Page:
ASU’s Johnson wins third NCAA title - East Valley Tribune: Sports

ASU’s Johnson wins third NCAA title

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Posted: Sunday, June 11, 2006 7:44 am | Updated: 4:58 pm, Fri Oct 7, 2011.

Arizona State sophomore Jacquelyn Johnson won her third national title and second straight NCAA heptathlon crown Saturday at the NCAA track and field championships at Sacramento, Calif.

Johnson’s victory helped push the Sun Devil women to a trophy finish, tying for fourth place with Nebraska at 37 points. Auburn won the team title with 57 points.

The ASU men finished with nine points in 29th place, well behind winner Florida State’s 67.

Johnson entered the final three events of the heptathlon Saturday with a slim 10-point lead over Missouri State’s Tracy Partain. She then posted the top long jump performance (19 feet, 11 3 /4 inches) and second-best javelin effort (142-00) and then coasted home in the 800 meters in 2 minutes, 21.30 seconds, to finish with 5,939 points, 112 better than Partain.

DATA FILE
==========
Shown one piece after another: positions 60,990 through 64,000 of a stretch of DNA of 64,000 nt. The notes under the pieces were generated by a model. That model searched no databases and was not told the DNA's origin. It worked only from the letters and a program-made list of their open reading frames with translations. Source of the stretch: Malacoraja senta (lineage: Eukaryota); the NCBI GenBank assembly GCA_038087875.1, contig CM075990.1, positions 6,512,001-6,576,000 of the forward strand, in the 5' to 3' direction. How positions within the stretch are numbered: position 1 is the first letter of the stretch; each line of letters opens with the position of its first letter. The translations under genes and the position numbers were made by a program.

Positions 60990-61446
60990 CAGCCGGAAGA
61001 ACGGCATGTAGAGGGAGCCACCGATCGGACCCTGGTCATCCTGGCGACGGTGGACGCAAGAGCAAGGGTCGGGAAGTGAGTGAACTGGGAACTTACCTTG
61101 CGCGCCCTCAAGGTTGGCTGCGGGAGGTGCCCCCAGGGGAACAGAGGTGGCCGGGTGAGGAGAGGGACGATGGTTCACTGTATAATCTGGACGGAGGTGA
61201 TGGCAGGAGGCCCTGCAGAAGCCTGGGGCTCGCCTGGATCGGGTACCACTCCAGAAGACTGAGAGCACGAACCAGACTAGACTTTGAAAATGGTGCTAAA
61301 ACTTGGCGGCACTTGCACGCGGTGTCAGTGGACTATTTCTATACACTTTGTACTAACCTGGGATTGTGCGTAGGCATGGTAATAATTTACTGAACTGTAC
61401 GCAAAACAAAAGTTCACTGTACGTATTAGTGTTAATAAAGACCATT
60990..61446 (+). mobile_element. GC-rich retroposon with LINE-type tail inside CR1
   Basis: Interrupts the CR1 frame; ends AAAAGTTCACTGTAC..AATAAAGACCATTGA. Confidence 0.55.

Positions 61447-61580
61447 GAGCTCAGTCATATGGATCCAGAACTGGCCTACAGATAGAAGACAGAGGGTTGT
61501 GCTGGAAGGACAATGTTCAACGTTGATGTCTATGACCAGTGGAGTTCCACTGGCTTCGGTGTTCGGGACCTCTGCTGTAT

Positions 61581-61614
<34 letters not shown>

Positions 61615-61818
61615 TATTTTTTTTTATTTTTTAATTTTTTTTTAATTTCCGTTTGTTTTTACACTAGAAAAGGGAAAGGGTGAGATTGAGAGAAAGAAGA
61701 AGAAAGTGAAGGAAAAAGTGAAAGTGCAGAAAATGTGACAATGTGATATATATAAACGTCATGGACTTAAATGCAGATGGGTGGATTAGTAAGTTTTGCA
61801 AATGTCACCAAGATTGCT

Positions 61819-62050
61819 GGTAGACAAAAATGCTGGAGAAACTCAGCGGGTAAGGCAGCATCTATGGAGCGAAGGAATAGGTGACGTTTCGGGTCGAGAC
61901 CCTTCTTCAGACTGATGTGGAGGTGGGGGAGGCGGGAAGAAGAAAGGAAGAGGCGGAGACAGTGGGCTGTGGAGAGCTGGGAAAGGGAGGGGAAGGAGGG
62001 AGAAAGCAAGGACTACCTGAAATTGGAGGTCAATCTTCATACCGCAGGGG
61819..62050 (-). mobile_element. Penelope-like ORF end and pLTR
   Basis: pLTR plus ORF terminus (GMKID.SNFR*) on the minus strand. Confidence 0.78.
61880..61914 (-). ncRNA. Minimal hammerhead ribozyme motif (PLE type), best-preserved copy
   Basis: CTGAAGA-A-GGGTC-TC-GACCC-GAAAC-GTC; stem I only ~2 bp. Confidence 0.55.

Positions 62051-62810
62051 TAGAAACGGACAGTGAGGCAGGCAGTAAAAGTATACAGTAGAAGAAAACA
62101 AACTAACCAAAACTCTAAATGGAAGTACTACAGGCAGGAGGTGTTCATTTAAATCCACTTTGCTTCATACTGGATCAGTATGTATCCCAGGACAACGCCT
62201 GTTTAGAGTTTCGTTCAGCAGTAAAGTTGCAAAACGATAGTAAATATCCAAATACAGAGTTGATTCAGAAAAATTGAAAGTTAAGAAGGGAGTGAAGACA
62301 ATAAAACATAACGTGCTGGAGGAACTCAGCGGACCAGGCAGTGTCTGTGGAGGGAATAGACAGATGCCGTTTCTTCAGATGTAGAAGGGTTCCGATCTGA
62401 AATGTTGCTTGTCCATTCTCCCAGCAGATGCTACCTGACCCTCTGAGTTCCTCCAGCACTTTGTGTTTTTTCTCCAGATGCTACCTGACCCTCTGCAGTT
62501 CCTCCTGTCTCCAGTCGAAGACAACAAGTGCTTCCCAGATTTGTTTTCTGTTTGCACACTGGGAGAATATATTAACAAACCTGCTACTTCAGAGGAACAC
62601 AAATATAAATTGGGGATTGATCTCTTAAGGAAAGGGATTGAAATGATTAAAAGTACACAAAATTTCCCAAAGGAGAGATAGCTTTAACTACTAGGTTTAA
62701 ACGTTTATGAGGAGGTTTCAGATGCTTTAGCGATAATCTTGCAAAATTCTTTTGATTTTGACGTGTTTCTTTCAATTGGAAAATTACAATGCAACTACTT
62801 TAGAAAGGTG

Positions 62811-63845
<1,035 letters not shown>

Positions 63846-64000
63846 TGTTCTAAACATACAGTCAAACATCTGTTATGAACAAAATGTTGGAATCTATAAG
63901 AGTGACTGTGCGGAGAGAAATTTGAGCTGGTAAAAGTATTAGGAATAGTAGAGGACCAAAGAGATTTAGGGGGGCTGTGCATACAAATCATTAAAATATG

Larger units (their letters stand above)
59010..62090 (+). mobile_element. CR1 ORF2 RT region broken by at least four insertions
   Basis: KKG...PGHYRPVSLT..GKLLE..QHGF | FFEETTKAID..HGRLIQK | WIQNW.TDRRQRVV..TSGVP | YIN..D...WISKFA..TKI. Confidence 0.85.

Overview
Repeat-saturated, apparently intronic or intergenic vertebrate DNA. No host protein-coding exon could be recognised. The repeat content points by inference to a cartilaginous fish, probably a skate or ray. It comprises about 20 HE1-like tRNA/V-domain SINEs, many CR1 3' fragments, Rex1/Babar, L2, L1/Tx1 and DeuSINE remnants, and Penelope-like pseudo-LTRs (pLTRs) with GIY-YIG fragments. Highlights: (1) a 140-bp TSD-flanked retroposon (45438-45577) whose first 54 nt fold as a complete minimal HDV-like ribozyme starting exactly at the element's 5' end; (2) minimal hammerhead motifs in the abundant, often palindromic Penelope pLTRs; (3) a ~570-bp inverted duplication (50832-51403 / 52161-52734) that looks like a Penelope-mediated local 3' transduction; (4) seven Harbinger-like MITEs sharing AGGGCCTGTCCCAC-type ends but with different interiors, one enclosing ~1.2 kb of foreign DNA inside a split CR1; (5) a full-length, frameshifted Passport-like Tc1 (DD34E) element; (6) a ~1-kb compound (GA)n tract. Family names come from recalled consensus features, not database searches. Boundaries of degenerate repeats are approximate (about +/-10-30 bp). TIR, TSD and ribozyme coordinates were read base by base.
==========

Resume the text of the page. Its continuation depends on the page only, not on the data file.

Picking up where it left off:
ASU also got points in the women’s shot put, as Sarah Stevens and Jessica Pressley finished fourth and sixth, respectively. Stevens had the worst throw of the finalists but improved with each throw, finishing with a toss of 56-1. Pressley’s top mark was 54-5 1 /4.

ASU’s men got six points on Saturday, all coming from Aaron Aguayo, who placed third in the 3,000-meter steeplechase in 8:35.78. Teammate Ryan Warrenburg finished 10th in 8:45.81. Both men earned All-America honors with Warrenburg, despite finishing outside of the top eight, earning the accolade as the sixth American to cross the finish line.

Saturday’s final day was highlighted by LSU sophomore Xavier Carter, who became the first person to win the men’s 100 and 400 meters at the NCAA championships.

Carter won the 100 in a schoolrecord time of 10.09 and the 400 in 44.53. He capped his weekend by running the anchor leg on the Tigers’ victorious 1,600-meter relay team. He also was on LSU’s winning 400-meter relay team on Friday.

According to meet officials, Carter is the first to achieve four NCAA victories since Jesse Owens won both short sprints, the 220-yard low hurdles and long jump for Ohio State in 1935 and ’36.

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